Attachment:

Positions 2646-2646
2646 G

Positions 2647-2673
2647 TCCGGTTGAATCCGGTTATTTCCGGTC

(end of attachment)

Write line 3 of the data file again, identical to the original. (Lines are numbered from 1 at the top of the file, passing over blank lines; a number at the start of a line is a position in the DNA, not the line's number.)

Positions 2647-2673